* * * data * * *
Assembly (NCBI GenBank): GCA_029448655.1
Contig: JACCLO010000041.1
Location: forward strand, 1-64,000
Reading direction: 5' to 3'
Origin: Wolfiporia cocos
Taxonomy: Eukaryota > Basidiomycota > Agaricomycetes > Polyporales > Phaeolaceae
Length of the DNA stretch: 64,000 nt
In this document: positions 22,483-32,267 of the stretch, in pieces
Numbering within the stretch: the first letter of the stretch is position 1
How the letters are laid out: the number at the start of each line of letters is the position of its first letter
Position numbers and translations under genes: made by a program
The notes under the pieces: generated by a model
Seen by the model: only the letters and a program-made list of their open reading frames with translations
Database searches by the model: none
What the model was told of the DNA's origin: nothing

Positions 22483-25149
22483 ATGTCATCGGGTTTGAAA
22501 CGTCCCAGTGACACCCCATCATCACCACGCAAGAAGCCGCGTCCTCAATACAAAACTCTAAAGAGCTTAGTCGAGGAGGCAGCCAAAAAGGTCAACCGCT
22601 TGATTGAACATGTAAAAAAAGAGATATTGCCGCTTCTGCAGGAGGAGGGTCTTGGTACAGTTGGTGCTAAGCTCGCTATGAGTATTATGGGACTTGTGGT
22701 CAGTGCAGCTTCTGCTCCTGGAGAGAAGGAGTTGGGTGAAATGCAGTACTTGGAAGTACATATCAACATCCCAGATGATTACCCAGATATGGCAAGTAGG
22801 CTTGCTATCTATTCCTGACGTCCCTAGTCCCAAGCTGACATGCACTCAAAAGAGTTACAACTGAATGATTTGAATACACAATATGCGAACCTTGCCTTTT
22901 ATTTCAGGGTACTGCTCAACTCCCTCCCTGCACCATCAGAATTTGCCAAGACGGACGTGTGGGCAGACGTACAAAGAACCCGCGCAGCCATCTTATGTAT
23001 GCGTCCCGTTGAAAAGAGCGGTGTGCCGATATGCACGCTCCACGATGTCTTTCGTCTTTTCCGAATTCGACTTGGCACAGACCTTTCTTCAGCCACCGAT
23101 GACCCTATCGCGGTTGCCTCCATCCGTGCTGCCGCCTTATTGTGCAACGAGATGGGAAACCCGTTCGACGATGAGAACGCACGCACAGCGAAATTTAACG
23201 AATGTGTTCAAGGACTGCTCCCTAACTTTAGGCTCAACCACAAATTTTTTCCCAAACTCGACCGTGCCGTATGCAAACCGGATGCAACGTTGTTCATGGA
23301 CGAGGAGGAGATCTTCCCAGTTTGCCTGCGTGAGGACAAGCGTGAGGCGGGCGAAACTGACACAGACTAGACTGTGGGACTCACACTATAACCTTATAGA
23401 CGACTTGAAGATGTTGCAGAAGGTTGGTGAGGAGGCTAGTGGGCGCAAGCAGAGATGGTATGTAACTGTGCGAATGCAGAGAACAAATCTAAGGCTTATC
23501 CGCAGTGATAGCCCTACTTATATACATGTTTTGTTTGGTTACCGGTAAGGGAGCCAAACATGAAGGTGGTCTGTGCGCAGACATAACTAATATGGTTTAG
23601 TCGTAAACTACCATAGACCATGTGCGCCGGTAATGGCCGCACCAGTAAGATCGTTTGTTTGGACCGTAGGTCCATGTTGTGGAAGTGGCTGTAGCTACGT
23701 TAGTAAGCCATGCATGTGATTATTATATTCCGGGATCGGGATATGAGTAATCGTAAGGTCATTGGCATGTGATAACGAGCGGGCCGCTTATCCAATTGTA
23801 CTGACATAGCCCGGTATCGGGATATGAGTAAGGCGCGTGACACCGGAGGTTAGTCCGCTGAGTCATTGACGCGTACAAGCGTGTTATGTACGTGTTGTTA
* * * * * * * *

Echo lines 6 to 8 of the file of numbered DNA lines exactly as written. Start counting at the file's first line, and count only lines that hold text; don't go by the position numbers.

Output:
Taxonomy: Eukaryota > Basidiomycota > Agaricomycetes > Polyporales > Phaeolaceae
Length of the DNA stretch: 64,000 nt
In this document: positions 22,483-32,267 of the stretch, in pieces